As the United States continues to pursue multilateral trade negotiations through the World Trade Organization (WTO) Doha Round, it is imperative that the United States maintains a strong negotiating position for agriculture if it is to ensure a “successful” outcome for the U.S. agricultural sector.
Such an outcome can only be defined by meaningful and measurable market access improvements for U.S. farm products, including rice, that will make up for any commitments to reduce trade-distorting domestic support for U.S. farmers.
It would send absolutely the wrong signal at the wrong time in the midst of these negotiations for Congress and the administration to write a new farm bill that would likely reduce the level of support for production agriculture and change the structure of farm payments.
American farmers and ranchers, particularly those in Missouri, are fortunate to have two senators who recognize this key aspect of the negotiations and the importance to this nation of a strong agricultural sector. They understand the integral role the current farm bill — the Farm Security and Rural Investment Act of 2002 — plays in keeping the sector strong and competitive.
Sens. Jim Talent, R-Mo., and Blanche Lincoln, D-Ark., have just on May 2 introduced a bill that would extend the current farm bill until there is a WTO agreement that is ratified by Congress. Only after that ratification should Congress undertake the task of writing a new farm bill to guide future agricultural policy.
A WTO agreement would allow us to know what commitments on market access, domestic support and export competition our global competitors have agreed to. Other cosponsors with Sens. Talent and Lincoln include Sens. Kit Bond, R-Mo., Norm Coleman R-Minn., Byron L. Dorgan, D-N.D., Mary Landrieu, D-La., Mark Pryor, D-Ark., and David Vitter, R-La.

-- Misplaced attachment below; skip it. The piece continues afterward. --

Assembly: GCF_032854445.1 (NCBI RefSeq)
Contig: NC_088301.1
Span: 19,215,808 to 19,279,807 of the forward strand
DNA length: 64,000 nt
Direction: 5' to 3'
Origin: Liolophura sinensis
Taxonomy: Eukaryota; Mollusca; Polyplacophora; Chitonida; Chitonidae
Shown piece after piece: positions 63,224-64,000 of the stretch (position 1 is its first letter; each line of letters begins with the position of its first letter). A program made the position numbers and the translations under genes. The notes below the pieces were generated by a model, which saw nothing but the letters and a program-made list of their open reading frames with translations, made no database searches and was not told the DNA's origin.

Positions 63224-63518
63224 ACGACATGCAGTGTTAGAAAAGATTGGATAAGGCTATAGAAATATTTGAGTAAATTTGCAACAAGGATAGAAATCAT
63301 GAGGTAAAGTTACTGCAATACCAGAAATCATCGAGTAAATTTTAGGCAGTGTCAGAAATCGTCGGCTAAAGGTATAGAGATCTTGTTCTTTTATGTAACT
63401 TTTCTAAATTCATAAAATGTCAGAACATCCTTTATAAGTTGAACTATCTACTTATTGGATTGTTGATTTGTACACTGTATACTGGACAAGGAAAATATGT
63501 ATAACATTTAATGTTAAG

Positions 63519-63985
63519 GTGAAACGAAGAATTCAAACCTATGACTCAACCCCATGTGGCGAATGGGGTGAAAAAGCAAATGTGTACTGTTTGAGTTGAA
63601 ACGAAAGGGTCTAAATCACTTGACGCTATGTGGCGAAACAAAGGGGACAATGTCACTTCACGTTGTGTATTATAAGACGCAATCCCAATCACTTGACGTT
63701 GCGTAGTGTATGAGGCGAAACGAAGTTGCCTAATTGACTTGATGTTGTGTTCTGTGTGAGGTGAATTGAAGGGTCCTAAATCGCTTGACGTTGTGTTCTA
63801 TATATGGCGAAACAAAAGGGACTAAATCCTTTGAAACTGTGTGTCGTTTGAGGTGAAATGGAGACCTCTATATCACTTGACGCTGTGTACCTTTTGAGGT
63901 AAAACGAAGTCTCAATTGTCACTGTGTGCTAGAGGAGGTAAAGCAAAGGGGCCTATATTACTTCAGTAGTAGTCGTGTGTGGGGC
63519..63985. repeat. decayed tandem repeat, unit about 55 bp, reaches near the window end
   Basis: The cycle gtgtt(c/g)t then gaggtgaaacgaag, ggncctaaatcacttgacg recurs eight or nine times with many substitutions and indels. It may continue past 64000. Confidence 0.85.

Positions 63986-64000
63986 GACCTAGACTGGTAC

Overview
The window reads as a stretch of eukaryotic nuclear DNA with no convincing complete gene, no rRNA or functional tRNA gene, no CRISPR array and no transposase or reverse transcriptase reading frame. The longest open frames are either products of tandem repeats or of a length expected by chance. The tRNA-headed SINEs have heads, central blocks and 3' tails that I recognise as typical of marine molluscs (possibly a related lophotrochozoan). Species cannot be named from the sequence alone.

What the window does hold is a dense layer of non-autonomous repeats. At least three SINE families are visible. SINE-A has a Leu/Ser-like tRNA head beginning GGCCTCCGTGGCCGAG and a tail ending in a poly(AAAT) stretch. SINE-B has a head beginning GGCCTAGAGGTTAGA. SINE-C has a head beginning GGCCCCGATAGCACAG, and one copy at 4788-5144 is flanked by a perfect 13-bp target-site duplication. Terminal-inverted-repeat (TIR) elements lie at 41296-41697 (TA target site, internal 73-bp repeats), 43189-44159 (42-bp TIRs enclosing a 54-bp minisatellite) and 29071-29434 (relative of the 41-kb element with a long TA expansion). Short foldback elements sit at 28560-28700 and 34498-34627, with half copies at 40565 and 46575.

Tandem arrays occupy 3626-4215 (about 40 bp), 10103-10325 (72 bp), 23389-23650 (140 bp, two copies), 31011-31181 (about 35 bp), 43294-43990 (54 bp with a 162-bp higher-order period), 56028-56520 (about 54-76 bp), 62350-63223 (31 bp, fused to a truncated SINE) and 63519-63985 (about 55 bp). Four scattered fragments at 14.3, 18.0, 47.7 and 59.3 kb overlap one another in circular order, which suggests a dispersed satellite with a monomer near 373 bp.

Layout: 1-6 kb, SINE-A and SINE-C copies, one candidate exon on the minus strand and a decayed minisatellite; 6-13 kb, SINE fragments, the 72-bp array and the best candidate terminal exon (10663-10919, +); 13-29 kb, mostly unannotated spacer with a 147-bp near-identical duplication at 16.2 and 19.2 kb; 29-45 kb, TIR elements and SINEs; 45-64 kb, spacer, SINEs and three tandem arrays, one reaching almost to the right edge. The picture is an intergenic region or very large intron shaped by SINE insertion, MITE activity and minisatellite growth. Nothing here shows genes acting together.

Sen. Talent has recognized that U.S. producers like the current farm bill. It is well balanced, equitable, and provides assistance to all segments of U.S. agriculture. For this reason and the fact that the WTO negotiations continue to slowly drag on, Sens. Talent and Lincoln have taken this step to send a strong signal to our negotiating partners in the WTO that the United States will not unilaterally disarm when it comes to our agriculture sector.
The WTO negotiators missed their deadline for an agreement in December in Hong Kong. They have just missed the April 30 deadline by which “modalities” — the formulas for making reductions in domestic support programs, tariffs and export subsidies — were to have been agreed to. There has been no report of any substantial progress in the negotiations, but a new negotiating deadline has been set for the end of July.
It makes perfect sense in this scenario to extend the current farm bill until the WTO Doha Round of negotiations is successfully completed. It is the right policy at the right time for U.S. agriculture, and the U.S. rice industry sincerely thanks Sens. Talent and Lincoln for their leadership on this effort.